And that is on top of the impact, even her critics acknowledge, of inspiring a generation of obsessive readers unafraid of fat books and complex plots. "They're easy to underestimate because of what I call the three Deathly Hallows for academics," says James Thomas, a professor of English at Pepperdine University. "They couldn't possibly be good because they're too recent, they're too popular, and they're too juvenile." But he argues that the books do more than entertain. "They've made millions of kids smarter, more sensitive, certainly more literate and probably more ethical and aware of hypocrisy and lust for power. They've made children better adults, I think. I don't know of any books that have worked that kind of magic on so many millions of readers in so short a time in the history of publications."
It was the end of a long January day when the last page of the last chapter was complete. Rowling had finished putting on the page numbers and found herself alone in her suite at the Balmoral feeling, she recalls, some "end-of-epic euphoria." So she danced around the room a bit and then in a fit of creative destruction took out her pen and wrote on the base of the bust of Hermes that stood in the window alcove, "J.K. Rowling finished writing Harry Potter and the Deathly Hallows in this room (552) on 11th Jan 2007."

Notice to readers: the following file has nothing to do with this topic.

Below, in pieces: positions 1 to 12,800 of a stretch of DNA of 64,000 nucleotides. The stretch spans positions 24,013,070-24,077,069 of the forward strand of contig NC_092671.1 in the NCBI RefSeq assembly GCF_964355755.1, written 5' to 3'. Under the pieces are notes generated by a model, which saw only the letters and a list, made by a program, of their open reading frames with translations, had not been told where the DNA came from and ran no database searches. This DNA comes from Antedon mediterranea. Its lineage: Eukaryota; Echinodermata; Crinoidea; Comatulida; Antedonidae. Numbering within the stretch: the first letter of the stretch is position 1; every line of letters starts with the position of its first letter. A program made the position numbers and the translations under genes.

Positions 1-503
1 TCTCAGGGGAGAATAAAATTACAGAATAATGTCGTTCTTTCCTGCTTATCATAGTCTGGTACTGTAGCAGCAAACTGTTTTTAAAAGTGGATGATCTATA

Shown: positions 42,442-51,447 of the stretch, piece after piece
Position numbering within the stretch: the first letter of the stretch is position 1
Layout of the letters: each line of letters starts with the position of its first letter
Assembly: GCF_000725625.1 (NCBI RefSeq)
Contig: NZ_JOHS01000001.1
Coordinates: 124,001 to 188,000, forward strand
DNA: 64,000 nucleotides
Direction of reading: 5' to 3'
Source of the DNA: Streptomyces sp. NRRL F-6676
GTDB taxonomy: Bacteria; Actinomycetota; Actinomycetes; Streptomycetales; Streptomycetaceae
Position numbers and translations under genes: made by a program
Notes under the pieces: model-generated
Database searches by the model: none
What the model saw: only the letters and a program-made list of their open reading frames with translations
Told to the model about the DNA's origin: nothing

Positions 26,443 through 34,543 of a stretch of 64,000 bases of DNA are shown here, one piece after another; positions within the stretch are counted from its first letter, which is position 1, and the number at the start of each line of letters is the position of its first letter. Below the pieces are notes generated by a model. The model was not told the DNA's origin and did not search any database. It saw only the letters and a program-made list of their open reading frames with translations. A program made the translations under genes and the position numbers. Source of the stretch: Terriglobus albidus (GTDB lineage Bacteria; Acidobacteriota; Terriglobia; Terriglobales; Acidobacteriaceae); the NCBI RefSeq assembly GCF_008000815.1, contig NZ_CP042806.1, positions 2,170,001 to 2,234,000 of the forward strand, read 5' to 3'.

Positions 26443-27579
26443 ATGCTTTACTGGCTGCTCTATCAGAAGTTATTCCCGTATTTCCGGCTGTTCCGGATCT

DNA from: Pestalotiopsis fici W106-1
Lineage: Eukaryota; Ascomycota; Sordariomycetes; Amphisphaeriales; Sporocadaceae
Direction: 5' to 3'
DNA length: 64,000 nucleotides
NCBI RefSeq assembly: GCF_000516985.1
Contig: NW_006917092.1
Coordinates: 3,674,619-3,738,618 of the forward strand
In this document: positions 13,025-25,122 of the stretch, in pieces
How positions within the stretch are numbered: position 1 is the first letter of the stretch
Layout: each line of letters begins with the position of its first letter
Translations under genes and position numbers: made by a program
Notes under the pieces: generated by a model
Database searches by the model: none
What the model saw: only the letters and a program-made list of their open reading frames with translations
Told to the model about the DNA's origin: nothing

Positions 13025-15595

The ending, naturally, was the most controversial part of the book. It would have been so much neater just to kill Harry. "I've known that all along," she says, but that was never her plan. To her, the most noble thing, the real bravery, is to rebuild after a trauma. Some fans were disappointed that after all his adventures, Harry's greatest concern in the end is whether his son will fit in at Hogwarts. "It's a bittersweet ending," she says. "But that's perfect, because that is what happens to our heroes. We're human. I kept arguing that 'love is the most important force, love is the most important force.' So I wanted to show him loving. Sometimes it's dramatic: it means you lay down your life. But sometimes it means making sure someone's trunk is packed and hoping they'll be O.K. at school."
Rowling has some rebuilding of her own to do. Her time, she says, will be divided among her children, her charities and her writing. But she has only to look at George Lucas to appreciate that the pressure to return to Hogwarts will be ferocious and some of it self-inflicted. She's already had to cope with the pressure of not disappointing the fan closest to her: her daughter Jessica, 14. What will happen when her two younger children a decade from now discover the stories for themselves and know that Mom has the power to make more of them? "There have been times since finishing, weak moments," she says, "when I've said, 'Yeah, all right,' to the eighth novel." But she's convinced she's doing the right thing to take some time away, do something else. She's working on two projects now, an adult novel and a "political fairy tale." "If, and it's a big if, I ever write an eighth book about the [wizarding ] world, I doubt that Harry would be the central character," she says. "I feel like I've already told his story. But these are big ifs. Let's give it 10 years and see how we feel then." It's a pretty safe bet how her audience will feel. But we'll just have to wait and prepare to be surprised.
with reporting by Gina Elliott and Laura Fitzpatrick/New York and Laura Blue/London